Energy News Today

Big Oil is just one industry hoping carbon capture will help it survive the new green

From Big Oil to Big Tech, companies are rushing in to a new kind of business they believe will keep their industry surviving in the new net-zero economy: carbon capture.

So-called carbon capture initiatives typically involve actively drawing carbon dioxide out of the air or scrubbing the heat-trapping greenhouse gas out of the emissions from factories and power plants. While the technology has been used for decades by oil manufacturers to pump more oil, only in the last several years have other industries started to embrace the technology as a way of combating climate change.

With the oil market still fragile after inventories reached historic highs early in the pandemic, carbon capture has become a major draw for fossil fuel titans as they scramble to stay afloat in a new green economy.

Darren Woods, chairman and CEO of ExxonMobil, told investors in March the company expects the market for carbon capture to grow by 35 percent each year, reaching $2 trillion by 2040. The company this week proposed a $100 billion carbon capture hub in Houston that it estimates would capture and store about 50 million metric tons of carbon a year by 2030 and possibly 100 million metric tons by 2040.

ExxonMobil is urging President Joe Biden to introduce tax breaks and a price on carbon that will help create a market for the company’s new carbon capture business.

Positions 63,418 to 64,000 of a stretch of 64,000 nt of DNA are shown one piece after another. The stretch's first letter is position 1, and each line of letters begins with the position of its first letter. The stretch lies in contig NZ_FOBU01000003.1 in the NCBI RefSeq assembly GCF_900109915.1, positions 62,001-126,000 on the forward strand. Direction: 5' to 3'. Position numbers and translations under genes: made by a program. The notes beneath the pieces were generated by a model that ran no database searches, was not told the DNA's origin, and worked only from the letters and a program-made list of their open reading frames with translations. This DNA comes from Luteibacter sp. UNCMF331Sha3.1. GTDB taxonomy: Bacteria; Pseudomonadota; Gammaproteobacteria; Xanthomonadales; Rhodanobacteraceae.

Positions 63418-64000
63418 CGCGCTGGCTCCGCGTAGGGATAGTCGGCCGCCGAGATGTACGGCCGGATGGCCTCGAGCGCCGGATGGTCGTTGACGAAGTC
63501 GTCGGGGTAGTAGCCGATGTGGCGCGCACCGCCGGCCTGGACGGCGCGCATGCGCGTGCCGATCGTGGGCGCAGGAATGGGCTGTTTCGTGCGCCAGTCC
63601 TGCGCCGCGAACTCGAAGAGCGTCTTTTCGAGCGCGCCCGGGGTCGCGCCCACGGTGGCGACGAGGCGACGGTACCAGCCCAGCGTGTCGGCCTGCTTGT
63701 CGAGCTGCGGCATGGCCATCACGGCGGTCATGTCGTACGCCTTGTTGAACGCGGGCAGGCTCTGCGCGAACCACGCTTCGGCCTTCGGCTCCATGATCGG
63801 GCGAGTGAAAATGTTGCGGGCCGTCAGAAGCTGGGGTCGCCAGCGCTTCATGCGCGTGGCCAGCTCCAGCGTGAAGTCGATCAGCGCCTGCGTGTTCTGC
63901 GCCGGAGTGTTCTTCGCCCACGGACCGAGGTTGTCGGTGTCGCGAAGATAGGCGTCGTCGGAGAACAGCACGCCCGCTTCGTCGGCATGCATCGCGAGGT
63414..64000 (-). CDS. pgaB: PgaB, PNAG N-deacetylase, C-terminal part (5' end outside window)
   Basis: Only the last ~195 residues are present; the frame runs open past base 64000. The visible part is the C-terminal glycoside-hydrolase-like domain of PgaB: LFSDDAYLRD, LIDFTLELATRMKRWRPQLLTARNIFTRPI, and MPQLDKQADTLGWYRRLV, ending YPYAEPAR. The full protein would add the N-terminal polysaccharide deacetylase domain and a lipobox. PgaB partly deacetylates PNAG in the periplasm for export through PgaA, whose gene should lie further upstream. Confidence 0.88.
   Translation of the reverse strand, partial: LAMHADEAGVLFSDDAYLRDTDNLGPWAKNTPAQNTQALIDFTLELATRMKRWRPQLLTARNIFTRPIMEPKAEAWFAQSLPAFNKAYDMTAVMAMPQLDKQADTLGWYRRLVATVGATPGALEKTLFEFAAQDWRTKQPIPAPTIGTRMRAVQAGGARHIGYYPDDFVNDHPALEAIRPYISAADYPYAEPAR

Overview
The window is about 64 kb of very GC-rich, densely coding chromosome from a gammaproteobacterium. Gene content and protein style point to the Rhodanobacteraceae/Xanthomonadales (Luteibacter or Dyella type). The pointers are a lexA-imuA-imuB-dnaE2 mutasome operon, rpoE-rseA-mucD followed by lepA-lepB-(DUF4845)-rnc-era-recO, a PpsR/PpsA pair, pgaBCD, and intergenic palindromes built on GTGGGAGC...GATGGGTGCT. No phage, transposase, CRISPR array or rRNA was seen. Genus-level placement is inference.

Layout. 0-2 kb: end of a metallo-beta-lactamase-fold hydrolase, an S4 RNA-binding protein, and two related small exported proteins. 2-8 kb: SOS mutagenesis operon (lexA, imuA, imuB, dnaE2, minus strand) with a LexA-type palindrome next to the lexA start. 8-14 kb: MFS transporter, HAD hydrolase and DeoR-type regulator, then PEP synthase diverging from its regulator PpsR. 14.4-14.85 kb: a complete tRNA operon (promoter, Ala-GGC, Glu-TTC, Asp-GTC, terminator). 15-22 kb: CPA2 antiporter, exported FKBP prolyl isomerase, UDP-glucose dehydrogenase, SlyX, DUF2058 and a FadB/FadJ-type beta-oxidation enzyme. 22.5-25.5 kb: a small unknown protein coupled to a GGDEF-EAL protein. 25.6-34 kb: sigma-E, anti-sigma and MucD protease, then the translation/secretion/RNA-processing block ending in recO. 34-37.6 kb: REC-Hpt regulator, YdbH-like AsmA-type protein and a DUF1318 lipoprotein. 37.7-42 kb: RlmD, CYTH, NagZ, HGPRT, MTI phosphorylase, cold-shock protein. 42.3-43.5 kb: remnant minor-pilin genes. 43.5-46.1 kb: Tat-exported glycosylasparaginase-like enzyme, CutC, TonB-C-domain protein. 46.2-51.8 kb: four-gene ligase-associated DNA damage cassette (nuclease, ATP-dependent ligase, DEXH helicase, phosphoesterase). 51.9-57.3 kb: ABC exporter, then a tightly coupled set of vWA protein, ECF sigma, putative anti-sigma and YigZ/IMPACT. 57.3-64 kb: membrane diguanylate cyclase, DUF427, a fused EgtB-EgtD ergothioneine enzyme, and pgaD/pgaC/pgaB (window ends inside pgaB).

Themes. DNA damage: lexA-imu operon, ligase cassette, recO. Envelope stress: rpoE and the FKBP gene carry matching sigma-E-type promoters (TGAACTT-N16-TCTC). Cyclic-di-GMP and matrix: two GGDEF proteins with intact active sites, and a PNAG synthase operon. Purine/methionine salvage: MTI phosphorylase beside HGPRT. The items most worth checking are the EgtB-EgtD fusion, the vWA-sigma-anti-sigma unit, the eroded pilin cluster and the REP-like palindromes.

BP plans to capture up to 10 million tons of carbon each year through its carbon capture project in North East England called Net Zero Teesside.

“CCUS technology (carbon capture, utilization and storage) is ready to deploy now,” Joshua Hicks, a spokesperson for BP, told NBC News in an emailed statement. “We will continue to work with governments and corporations to create the business models essential for scaling up carbon capture deployment.”

Microsoft is exploring carbon capture through a negative emission project at a biomass plant in Denmark, the company announced last month. Tide, owned by Procter & Gamble, is studying carbon capture technology as part of its commitment to halve greenhouse gases at its plants by 2030.

LVMH Moët Hennessy Louis Vuitton director Antoine Arnault told investors last week that it will reduce its carbon emissions by 50 percent by 2026 through using 100 percent renewable energy and helping to “improve the soil’s ability to capture carbon.”

“This is an ambitious project, but we need to have a holistic approach,” Arnault said.

The demand for carbon capture technology has boomed since 2018, when the United Nations Intergovernmental Panel on Climate Change issued a report that said the world would need to take “unprecedented” steps to avert the most catastrophic effects of climate change. The report warned that limiting global warming to 1.5 degrees Celsius by 2100 will require “large-scale deployment of carbon dioxide removal measures.”

It may be necessary to remove up to 10 billion tons of carbon dioxide from the atmosphere each year by 2050 to keep warming…

Read More: Big Oil is just one industry hoping carbon capture will help it survive the new green

2021-04-23 17:07:35

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